Based on a true story that shocked the nation in 1965, the film recounts one of the most shocking crimes ever committed against a single victim. Sylvia and Jennie Fae Likens, the two daughters of traveling carnival workers are left for an extended stay at the Indianapolis home of single mother Gertrude Baniszewski and her six children. Times are tough, and Gertrude's financial needs cause her to make this arrangement before realizing how the burden will push her unstable nature to a breaking point. What transpires in the next three months is both riveting and horrific. Written by
This movie was good, acting was excellent, filming was excellent and you are quickly drawn into the story so that all around you is no longer there. Yet when you see the things that happen to this poor girl your eyes don't want to stop watching but in the back of your mind you're thinking why? Then you remember during portions of this movie that it was based on actual events and when the credits roll you're hit with this overwhelming since of sadness and grief that makes you want to tell your parent or parents that you love them and that you're thankful for them. While your mind processes what you've just seen it's hard because it's so shocking and real and you want to shout at the top of your lungs SAVE THIS GIRL! I guess it could just be me but it had powerful emotional effect on me. I've seen other movies about true stories but other than Schindler's List nothing had such an impact until now. There was a Lifetime movie that made me angry and sickened me that turned out was fictional that I wished they would have said before the movie began its not based on actual events. My advice is if you think you can handle the emotions you'll feel after this movie then watch it. If you don't think you can, then watch it with another person. The overall sad and disturbing fact was this movie was based on a true story. I guess that makes it all the more scary.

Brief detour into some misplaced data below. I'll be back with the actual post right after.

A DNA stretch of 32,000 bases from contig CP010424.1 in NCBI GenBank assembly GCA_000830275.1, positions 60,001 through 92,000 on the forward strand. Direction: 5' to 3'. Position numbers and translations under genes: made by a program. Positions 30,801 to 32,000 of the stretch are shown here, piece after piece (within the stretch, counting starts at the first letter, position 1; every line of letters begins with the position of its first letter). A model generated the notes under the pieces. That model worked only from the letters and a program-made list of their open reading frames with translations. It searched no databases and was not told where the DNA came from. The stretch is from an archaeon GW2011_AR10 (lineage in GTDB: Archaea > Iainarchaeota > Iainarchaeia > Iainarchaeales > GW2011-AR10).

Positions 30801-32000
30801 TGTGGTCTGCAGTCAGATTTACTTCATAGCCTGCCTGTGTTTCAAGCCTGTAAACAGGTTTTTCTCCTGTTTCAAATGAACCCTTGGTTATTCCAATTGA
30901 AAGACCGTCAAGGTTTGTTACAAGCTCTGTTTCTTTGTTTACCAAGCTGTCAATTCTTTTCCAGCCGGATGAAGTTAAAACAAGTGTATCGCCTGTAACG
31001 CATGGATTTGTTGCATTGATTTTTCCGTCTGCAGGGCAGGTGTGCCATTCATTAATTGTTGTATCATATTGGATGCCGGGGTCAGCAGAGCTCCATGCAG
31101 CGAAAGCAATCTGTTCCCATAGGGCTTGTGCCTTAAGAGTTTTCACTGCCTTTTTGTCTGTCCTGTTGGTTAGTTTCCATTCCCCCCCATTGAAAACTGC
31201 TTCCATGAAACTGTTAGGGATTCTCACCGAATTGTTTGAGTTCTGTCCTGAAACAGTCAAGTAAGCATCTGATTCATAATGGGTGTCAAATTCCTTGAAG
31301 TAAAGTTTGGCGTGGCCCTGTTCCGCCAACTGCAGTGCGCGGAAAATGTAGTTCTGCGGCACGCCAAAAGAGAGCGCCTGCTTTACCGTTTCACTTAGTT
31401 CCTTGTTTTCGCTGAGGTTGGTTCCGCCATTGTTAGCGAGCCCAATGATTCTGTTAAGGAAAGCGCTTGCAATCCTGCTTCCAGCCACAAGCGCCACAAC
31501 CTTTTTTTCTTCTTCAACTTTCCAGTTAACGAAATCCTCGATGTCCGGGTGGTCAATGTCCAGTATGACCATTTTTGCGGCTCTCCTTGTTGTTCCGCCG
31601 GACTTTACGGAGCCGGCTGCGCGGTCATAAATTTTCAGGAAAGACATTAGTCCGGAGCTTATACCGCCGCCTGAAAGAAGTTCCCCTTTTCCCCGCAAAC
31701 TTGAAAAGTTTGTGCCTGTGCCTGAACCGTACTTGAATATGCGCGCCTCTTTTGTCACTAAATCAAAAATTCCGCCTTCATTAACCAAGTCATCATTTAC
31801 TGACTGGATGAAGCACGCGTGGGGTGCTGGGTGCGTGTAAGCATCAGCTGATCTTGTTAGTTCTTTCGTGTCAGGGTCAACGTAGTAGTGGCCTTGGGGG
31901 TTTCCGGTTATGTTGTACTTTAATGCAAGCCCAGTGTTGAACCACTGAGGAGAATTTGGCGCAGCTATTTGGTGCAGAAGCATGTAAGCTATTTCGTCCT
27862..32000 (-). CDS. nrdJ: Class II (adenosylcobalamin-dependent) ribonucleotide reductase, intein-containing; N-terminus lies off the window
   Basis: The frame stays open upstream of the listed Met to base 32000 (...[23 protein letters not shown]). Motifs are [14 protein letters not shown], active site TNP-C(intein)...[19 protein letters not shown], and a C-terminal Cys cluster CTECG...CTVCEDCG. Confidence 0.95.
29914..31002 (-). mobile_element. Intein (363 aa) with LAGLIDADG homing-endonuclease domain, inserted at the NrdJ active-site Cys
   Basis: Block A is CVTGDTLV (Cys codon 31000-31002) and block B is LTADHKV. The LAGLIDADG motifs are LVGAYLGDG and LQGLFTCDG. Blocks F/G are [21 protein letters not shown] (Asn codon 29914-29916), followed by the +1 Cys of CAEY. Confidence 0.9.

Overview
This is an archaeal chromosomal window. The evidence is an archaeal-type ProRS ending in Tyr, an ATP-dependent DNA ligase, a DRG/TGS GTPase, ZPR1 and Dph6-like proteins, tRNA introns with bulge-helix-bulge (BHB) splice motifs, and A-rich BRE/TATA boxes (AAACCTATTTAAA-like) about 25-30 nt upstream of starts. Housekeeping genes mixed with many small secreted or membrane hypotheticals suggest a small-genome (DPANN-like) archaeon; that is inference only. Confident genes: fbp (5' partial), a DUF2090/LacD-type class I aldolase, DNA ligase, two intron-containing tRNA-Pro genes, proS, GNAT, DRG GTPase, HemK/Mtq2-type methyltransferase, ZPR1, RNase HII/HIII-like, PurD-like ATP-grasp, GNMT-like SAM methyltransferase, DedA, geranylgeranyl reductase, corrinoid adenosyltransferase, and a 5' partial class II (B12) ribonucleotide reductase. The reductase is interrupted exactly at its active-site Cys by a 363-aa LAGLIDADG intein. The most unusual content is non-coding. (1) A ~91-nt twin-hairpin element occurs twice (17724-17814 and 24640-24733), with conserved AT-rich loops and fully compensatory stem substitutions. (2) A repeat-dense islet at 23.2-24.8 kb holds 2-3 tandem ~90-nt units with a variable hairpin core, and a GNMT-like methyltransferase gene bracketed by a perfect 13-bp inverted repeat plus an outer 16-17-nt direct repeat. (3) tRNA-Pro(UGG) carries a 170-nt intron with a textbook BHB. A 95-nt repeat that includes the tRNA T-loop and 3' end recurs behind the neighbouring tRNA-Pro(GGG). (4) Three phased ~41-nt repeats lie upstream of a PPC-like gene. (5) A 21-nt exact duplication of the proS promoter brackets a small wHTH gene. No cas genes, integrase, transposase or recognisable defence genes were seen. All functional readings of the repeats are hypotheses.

26 of 30 people found this review helpful.
Was this review helpful to you?